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April 24, 2006

Table of Contents

HD Today: The Allure of Panasonic’s P2
Focus Enhancements Ships New FireStore FS-100 DTE Recorder for the Panasonic AG-HVX200
Matrox Announces Matrox RT.X2 Professional Realtime Native HDV and DV Editing Platform
DV Caddie Announces "Spring Offerings"
NVIDIA Introduces Six New Quadro FX Graphics Solutions
CineBags Introduces DV Backpack at NAB 2006
Memberships Now Being Accepted for 4EVER Group Videographers Network
Microboards Announces Integrated CD/DVD Duplicator/Printer, Blu-ray Tower at NAB
FFV Launches NDT 200 DVR at NAB2006

HD Today: The Allure of Panasonic’s P2

There is a great buzz around Panasonic's AG-HVX200 camcorder, a prosumer-sized device with several unique capabilities. Like the DVX100 series camcorders it closely resembles, the HVX200 can record DV on a MiniDV tape. It can also record myriad other formats on solid-state memory embedded into PC cards. These other formats include the higher-sampling DVCPRO 50, as well as DVCPRO HD for both 720p and 1080i. It also records at various frame rates, making it possible to do true 24p, as well as over- or under-"crank" the capture process to produce true slow motion or accelerated motion when played back at 24p.

Best of all, this camcorder doesn't carry the price tag of a BMW—in fact, it costs less than the cheapest Hyundai. But at $5,995 it's expensive for a MiniDV camera, and the trick to getting any of the capabilities above basic DV shooting is that you need Panasonic's P2 cards, the solid state cards that fit into the camcorder's two PC (PCMCIA) card slots.

The first thing you'll discover about P2 is that the cards are wicked expensive. At this writing, an 8GB P2 card has just dropped in price from $2,200 to $1,400. Panasonic explains that the P2 card consists of four $100 2GB SD cards, "structured in a RAID 0 array. The capacity of the SD memory in the P2 card is multiplied by a factor of 4 and so is the basic interface speed." This means that the RAID controller and the rest of the interface on the P2 card cost you $1,000. The costs of the media itself will likely continue to drop, but there are other issues.

If you are shooting 1080i on P2, Panasonic's own charts indicate you'll fill up an 8GB card in eight minutes. The camcorder can cascade from one card to another while you shoot, but with only two P2 slots, you must constantly fiddle with the back of the camcorder, ejecting and inserting cards to keep recording. And that's only if you've bought enough P2 cards to sustain you through a day-long shoot—at $1,400 each, an absurd proposition.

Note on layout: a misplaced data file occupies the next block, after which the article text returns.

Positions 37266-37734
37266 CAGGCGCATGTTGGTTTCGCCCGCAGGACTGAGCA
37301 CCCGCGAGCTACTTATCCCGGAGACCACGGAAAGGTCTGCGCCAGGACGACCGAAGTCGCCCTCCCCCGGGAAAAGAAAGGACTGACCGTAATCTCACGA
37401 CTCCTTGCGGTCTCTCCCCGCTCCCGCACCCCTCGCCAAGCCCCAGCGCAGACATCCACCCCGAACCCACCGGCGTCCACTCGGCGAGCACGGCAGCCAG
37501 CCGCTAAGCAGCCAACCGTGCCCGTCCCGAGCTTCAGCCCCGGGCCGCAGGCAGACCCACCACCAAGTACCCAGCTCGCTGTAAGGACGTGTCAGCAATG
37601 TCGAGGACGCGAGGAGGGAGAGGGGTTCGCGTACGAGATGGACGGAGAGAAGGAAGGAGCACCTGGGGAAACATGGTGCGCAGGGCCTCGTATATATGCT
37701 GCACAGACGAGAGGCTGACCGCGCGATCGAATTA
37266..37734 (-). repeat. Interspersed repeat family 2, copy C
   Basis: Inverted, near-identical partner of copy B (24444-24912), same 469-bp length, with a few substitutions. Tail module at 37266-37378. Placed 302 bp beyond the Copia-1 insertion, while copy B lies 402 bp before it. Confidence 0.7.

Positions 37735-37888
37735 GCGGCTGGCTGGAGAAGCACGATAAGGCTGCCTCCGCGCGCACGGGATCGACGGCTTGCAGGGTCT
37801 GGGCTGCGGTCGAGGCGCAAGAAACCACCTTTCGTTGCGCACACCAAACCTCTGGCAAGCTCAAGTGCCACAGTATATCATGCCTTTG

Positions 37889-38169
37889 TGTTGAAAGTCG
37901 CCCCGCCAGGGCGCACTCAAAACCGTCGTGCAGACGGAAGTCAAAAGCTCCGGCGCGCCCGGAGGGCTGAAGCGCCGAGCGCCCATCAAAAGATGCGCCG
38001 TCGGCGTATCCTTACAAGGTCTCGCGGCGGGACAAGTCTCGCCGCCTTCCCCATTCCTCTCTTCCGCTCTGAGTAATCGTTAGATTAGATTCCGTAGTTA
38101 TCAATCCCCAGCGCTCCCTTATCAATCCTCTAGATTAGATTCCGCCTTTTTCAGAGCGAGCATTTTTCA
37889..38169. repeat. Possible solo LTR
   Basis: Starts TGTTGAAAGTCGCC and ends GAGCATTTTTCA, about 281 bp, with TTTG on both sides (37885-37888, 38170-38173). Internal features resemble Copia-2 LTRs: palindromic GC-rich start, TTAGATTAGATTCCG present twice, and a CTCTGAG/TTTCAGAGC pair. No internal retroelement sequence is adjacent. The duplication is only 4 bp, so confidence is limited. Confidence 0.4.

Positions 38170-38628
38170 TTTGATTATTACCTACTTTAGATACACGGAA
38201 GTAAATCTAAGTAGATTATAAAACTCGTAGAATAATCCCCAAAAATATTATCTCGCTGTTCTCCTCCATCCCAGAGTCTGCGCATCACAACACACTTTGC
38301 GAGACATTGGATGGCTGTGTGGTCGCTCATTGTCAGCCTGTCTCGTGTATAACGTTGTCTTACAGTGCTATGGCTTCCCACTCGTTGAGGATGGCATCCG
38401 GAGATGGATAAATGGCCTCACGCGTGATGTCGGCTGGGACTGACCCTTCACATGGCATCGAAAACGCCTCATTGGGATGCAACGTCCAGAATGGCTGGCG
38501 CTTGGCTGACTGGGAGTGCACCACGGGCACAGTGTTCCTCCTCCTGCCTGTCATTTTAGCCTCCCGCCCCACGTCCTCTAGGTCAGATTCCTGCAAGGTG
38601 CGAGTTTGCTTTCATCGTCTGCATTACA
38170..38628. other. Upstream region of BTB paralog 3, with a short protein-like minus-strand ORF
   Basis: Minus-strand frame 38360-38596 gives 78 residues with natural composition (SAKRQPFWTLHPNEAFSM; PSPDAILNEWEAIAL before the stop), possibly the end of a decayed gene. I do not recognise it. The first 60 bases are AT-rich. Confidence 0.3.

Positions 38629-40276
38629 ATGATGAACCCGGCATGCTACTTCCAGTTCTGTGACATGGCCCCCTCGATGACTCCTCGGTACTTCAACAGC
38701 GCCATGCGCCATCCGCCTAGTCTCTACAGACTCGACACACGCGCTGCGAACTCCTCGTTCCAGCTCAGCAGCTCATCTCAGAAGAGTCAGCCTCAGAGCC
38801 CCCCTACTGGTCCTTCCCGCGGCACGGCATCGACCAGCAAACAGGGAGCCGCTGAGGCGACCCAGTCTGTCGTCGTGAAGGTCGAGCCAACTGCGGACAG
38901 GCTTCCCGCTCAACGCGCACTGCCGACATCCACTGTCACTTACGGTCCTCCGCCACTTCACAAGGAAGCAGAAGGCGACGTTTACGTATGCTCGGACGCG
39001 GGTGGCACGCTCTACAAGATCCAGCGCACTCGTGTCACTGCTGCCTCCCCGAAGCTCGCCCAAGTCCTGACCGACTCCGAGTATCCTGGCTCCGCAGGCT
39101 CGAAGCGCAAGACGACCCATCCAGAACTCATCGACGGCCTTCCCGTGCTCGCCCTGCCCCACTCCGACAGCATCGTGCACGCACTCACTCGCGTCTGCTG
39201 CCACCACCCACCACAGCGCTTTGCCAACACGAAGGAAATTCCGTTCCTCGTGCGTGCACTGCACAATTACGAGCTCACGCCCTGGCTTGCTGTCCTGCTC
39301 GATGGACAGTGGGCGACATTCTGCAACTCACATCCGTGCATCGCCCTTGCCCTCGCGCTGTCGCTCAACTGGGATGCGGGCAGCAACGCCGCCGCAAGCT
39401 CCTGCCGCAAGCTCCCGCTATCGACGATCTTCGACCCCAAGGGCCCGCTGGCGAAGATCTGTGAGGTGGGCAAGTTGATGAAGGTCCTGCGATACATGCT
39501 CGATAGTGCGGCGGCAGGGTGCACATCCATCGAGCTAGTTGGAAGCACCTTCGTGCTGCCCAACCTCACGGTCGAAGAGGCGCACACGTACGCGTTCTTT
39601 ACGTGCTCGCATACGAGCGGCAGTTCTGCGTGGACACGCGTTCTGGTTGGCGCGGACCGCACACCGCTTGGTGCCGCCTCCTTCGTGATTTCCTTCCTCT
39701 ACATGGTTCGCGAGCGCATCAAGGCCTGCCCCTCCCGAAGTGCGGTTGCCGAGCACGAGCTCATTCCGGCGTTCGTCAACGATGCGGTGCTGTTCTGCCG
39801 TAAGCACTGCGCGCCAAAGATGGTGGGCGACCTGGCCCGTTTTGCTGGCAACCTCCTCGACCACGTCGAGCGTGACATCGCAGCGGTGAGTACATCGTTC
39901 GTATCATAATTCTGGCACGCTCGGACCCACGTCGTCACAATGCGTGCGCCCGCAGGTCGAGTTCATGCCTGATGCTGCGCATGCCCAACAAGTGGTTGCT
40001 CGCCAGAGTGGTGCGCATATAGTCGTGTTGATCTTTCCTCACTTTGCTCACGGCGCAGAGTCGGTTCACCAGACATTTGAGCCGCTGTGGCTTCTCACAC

The more practical solution is to hire someone to offload the data while the cameraperson keeps shooting, which means it takes two people to keep the camcorder recording. Only with film have you needed a "loader" before. Thus HVX200 purchasers need to figure in the cost of additional personnel to clear data off the P2 cards to make them usable again. You won't find this cost listed in the brochure.

A few companies have announced external hard drive recorders that connect to the HVX200 and provide 100GB for the price of a single 8GB P2 card. They tout that the various "extras" of thumbnail images, proxy clips, etc. will be on the hard drive as well. But none of these units fit inside the HVX-200. They attach to it with a cable and have to be kept connected. As someone who did many a job with DXC-M7 or DXC-3000 attached to 3/4" decks, betacam decks, or even VHS decks, I'm really not looking forward to something I left behind in the 1980s.

One solution uses a FireWire cable to connect to the camcorder. The tiny 4-pin FireWire port does not lock and sticks straight out the side of the camcorder. The cable can easily be yanked out of the camcorder or banged and permanently damaged.

I recently tested the CitiDISK HDV external hard drive system with a Sony HDV camcorder. This camcorder arranges the FireWire port pointing down so the cable is flush with the camera body and can be taped in place, or run through the Velcro'd hand-strap for greater protection of the fragile 4-pin FireWire port.

Panasonic touts the solid-state nature of P2, emphasizing its durability and lack of moving parts. Even if the P2 card is solid state, the camcorder itself has internal moving parts--not just for the image stabilizer, but the lens has servo zoom and focus because it has to move different parts of the lens in different directions. So the camera itself is quite delicate and will most likely used with a tripod, steadicam, or other platform.

Panasonic offers the P2 Store, a hard drive-based, portable device where you can offload the P2 cards to an internal 2.5" laptop drive. This is very similar to using a laptop to offload the clips. Coupled with the numerous, endorsed external hard drive solutions for the P2 camcorders, your trusted clips will always end up on a hard drive. They'll likely be edited on a hard drive. If shipped electronically, they'll be served and probably broadcast from a hard drive.

How come the HVX200 and the bigger P2 camcorders don't record onto ordinary, inexpensive, removable hard drives? The 80GB hard drive module Focus Enhancements makes for the FS-3 costs $900 and connects to any computer with a powered 6-pin FireWire port. This includes today's desktop computers that generally don't come with PCMCIA slots.

There are already numerous consumer camcorders with internal hard drives, and higher-end professional camcorders (Ikegami and Hitachi) have done hard drive recording for many years. If you're considering P2 acquisition, ask yourself why Panasonic did not use a hard drive from the outset and consider the entire workflow.